Sugary Sodas High in Diabetes-Linked Compound
Friday, August 24, 2007; 12:00 AM
FRIDAY, Aug. 24 (HealthDay News) -- Sodas sweetened with high fructose corn syrup contain high levels of a potentially dangerous compound often found in the blood of diabetics, a new study concludes.
It could be cause for concern, experts say, because the "reactive carbonyls" in these sugary drinks could bump up diabetes risk, particularly in children.
High fructose corn syrup (HFCS) "is the most popular sweetener used in foods and beverages today, it has been used in the United States for many years," said Chi-Tang Ho, a professor of food science at Rutgers University in New Brunswick, N.J.
Virtually all carbonated soft drinks in the United States are sweetened with HFCS, mostly because it dissolves easily, is sweeter than other types of sugar, and is more economical. Although the study did not specifically investigate the risk of diabetes with HFCS drinks, Ho suggested that steering clear of them might be a healthy move.
His team tested 11 carbonated soft drinks that contained HFCS and found they contained high levels of reactive carbonyls -- compounds that are normally elevated in the blood of people with diabetes.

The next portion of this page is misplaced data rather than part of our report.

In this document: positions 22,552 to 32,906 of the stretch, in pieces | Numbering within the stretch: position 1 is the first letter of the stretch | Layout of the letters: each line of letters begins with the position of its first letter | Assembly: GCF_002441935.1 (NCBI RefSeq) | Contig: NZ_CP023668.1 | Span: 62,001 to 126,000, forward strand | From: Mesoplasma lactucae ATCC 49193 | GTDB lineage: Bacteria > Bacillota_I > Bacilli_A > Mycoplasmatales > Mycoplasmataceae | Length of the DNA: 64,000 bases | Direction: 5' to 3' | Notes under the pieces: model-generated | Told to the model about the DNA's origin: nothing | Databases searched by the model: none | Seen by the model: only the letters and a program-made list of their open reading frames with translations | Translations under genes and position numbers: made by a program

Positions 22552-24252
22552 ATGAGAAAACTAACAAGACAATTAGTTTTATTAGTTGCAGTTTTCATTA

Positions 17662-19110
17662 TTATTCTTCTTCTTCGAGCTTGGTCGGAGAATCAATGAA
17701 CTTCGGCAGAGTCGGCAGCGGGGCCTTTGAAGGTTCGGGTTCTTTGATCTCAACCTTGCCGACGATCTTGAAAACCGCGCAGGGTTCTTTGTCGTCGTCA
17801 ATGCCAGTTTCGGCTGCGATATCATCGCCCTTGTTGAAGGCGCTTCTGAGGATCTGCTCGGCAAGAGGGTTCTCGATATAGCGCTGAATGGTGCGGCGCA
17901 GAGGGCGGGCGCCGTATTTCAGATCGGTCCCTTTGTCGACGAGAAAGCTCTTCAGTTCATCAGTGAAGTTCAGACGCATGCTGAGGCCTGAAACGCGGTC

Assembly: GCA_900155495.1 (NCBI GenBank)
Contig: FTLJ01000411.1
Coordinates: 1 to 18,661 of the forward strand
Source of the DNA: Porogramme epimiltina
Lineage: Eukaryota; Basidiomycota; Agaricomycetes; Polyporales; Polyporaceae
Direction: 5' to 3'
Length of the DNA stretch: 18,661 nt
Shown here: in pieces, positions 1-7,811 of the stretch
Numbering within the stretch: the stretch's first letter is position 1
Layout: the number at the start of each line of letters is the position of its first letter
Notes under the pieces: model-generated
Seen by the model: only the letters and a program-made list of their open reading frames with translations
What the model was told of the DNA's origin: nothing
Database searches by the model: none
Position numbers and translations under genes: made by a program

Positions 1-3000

The study was expected to be presented Thursday at the American Chemical Society annual meeting in Boston.
The reactive carbonyls in the blood of diabetics have been linked to complications of diabetes, such as tissue damage, Ho said.
In his study, Ho found that just one can of HCFS-sweetened carbonated beverage contained about five times the amount of reactive carbonyls found in the blood of a person with diabetes. In comparison, sucrose -- ordinary table sugar -- contains no reactive carbonyls, he said.
Ho suggests that parents check the labels of all the beverages their children consume and discourage them from drinking those containing HCFS. Instead, substitute diet carbonated beverages, water or fruit juices.
Ho also noted that other types of beverages may contain high levels of HFCS, as well. So-called "hydrating" sports drinks often contain HFCS. Ho is particularly concerned about high-caffeine energy drinks.
"I worry about kids in high school," he said. "They rely on energy drinks to do their homework and stay awake. The level of [HFCS] is so high."
Adding a beneficial antioxidant compound found in tea called "epigallocatechin gallate," or EGCG, to drinks that contain HFCS appears to lower reactive carbonyl levels, Ho said. That could mean that drinking beverages that contain both tea extracts and HFCS may not be as harmful as drinking HCFS-sweetened sodas, he said. However, further research is needed to prove that.